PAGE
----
How do you make patchwork curtains without all the raw edges?
If you’ve ever held a flimsy (quilt top without backing or batting) up to a window, you’ve probably noticed that it looks like stained glass. Using patchwork in a curtain adds an interesting decorative element and is a nice way to enjoy your stitching art.
But if you’ve ever tried it, you know there is one problem – raw edges.
In traditional patchwork, there is a clear right and wrong side. When you’re hanging it in a window, that means you must decide. Do you want the right side facing in or facing out? There are problems with either option.
The other problem with seam allowances is the way they wear.
Even if they are perfectly clean when you stitch, over time, threads will loosen and fray. That is why you must finish the seams when making clothing.
You can always line your curtain, but that will work against the stained glass look.
The perfect solution to raw edges is a modern pojagi seam.
Pojagi is an ancient Korean patchwork form that often includes reversible patchwork. A modern pojagi seam is a method of duplicating that seam with a sewing machine and western quilting fabrics.
Dressmakers will recognize this seam as a flat fell seam. It is commonly used in blue jeans, but unheard of in quilting. When applied to patchwork, however, it opens a world of possibility.
If you use reversible fabric like solids or batiks, your entire patchwork piece will be reversible. This eliminates the problem of how to hang it in the window.
There are two methods to stitching this seam.
The first option is the simple pojagi seam method. This is like a traditional flat fell seam. This method can be used in a lot of places.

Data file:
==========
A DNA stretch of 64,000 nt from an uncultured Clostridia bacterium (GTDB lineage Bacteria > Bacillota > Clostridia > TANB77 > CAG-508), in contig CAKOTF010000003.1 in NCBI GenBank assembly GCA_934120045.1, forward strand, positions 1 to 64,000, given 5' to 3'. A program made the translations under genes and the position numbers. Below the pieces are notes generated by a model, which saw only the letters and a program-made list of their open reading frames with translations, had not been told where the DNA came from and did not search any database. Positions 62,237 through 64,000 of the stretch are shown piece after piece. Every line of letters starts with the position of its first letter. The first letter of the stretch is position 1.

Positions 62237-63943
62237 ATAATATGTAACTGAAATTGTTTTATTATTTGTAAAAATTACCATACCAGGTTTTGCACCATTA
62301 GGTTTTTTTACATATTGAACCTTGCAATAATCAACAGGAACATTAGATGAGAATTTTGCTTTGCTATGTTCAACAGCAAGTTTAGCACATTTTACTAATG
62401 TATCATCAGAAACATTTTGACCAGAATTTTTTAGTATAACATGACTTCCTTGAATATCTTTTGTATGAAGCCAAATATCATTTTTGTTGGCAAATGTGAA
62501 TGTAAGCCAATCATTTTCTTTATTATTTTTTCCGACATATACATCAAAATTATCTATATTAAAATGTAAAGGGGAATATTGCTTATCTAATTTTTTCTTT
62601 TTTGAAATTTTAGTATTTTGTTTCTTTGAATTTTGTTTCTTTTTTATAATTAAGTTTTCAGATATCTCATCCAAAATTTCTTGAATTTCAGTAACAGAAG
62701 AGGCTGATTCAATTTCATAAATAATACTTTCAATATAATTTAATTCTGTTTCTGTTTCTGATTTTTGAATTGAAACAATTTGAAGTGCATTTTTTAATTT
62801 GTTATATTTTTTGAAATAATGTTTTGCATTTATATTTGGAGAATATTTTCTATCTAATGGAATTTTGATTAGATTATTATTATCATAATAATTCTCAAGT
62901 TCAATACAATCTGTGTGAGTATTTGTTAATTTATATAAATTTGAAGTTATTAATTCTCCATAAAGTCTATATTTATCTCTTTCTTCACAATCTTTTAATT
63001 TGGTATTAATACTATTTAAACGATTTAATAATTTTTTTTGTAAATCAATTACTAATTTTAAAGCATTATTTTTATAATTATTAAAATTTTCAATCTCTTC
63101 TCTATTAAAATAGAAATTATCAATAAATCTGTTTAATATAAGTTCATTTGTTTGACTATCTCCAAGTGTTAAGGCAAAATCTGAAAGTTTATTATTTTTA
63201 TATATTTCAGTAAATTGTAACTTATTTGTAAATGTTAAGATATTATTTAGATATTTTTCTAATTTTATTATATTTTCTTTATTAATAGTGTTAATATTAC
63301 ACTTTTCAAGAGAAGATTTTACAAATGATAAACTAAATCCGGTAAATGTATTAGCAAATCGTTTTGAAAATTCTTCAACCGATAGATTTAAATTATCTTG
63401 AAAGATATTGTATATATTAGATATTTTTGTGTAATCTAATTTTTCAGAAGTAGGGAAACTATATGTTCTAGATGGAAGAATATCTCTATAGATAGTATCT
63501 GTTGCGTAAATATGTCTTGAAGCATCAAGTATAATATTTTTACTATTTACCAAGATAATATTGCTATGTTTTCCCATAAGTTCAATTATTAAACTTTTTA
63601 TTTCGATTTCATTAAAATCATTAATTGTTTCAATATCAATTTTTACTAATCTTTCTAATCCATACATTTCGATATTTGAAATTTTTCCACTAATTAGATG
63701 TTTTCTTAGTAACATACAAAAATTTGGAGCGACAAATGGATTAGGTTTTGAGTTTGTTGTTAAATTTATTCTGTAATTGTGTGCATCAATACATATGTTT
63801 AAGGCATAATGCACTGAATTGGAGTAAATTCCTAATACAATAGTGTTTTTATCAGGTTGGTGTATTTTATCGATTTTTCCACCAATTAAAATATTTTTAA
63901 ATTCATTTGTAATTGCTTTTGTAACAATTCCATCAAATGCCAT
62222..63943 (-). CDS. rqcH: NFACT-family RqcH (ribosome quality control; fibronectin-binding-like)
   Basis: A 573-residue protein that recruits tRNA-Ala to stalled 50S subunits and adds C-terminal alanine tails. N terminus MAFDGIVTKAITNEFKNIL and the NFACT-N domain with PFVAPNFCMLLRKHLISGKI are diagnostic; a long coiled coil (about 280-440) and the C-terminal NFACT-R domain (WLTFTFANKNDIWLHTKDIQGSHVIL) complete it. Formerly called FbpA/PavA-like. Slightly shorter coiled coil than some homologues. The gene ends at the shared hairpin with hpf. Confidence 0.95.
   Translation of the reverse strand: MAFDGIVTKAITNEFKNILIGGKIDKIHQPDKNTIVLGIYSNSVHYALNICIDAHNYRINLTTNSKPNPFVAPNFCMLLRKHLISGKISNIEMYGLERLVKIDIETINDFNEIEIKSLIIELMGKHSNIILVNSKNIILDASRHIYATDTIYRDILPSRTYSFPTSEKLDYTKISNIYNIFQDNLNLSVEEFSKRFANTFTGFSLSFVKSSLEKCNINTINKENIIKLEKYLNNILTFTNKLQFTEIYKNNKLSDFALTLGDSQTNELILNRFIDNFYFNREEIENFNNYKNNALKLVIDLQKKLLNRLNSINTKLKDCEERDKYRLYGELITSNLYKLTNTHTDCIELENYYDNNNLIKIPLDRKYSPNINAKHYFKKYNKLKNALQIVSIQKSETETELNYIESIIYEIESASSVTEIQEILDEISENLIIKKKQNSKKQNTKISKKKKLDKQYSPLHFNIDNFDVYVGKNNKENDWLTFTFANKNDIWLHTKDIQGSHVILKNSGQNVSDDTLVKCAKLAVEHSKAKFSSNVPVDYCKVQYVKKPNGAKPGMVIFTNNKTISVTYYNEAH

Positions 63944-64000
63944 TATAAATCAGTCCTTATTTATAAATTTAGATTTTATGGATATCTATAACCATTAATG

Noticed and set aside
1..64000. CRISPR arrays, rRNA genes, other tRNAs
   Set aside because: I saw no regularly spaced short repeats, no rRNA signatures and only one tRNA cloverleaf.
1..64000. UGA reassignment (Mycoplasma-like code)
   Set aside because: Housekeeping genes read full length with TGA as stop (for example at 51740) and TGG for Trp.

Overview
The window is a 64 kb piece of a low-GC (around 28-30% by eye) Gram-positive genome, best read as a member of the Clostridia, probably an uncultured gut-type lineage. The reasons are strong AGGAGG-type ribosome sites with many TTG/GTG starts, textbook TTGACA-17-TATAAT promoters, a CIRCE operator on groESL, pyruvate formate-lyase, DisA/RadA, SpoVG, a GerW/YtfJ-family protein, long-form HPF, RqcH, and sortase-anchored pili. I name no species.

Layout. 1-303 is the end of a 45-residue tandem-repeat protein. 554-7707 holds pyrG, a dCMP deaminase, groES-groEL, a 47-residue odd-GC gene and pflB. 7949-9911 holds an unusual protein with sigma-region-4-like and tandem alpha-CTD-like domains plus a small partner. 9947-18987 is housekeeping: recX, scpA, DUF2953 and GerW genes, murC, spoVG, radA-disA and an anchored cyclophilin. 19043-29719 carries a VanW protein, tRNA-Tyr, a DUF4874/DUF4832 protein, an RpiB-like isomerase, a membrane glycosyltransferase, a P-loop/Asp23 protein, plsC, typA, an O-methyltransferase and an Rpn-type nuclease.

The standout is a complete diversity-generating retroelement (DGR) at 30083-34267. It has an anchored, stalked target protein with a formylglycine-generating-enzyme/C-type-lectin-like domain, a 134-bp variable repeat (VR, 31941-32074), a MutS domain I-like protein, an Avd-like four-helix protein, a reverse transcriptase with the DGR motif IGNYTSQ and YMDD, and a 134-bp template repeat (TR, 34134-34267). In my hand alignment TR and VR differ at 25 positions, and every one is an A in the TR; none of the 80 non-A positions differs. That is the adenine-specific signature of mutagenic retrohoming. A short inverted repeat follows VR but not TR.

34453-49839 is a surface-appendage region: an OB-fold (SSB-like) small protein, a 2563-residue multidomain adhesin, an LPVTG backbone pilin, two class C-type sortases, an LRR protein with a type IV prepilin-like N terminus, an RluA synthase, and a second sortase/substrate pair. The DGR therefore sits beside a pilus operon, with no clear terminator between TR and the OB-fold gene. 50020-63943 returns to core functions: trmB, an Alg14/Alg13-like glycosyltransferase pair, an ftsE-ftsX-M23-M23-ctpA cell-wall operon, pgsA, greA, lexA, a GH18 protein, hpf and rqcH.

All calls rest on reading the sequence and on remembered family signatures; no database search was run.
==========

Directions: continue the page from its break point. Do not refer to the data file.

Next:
The only limitation with this seam is when you are joining pieces that already have a lot of seams in them. The pressing is very difficult.
For this, I developed another method – the regular pojagi seam method.
This is modelled after the traditional hand stitching technique. Some people prefer to use this method for all their seams.
Both methods result in the same finish, they are just different paths to get there.
My fabric of choice for patchwork curtains is batik. They are reversible, they are easily available, and the colours and designs glow.
Often you can’t tell how it will look until you hold it up to the sun. Sometimes secondary colours glow that you didn’t notice before.
Need one on one help? Get it in the Modern Pojagi Patchwork online course!
When my students hold up their first piece to the sun, the most common reaction is “Wow!”
Pieces that look nice on the table look amazing in sunlight.
If you’re main priority is privacy or you want light blocked totally, you can use this technique with regular quilting cottons as well.
Solids are a nice option to have a reversible finished product.
Will it fade?
The most common question I get is “Will the colours fade in the sun?”
The short answer is “Yes”.
I have a piece that was hanging in my sunny front door window for six years. When I take it down, you can clearly see where it is faded. When it is in the window, it is more difficult to see.
My philosophy is that if I have it in a window and I enjoy it every day for over five years, that is okay. After five years I can make another one. I would rather use and enjoy something than have it stuck in a closet to be safe.
If the fading would bother you, and you want your projects to last 100 years, this technique might not be for you.
If you want to try this technique, I have some great pattern options available to get you started.
The Gradient Panels are perfect for sliding doors or to use in groups for large windows.
The Luminosity Collection is a great use of colour and easy construction techniques.
When you make something, I would love to see a picture of it. Please send it to me or tag #epidastudio on Instagram.[mailerlite_form form_id=3]
Elizabeth DeCroos is the designer and teacher at Epida Studio. She loves to work in quilting, pojagi and embroidery and teach these techniques to others.
Learn more and get her to speak to your group.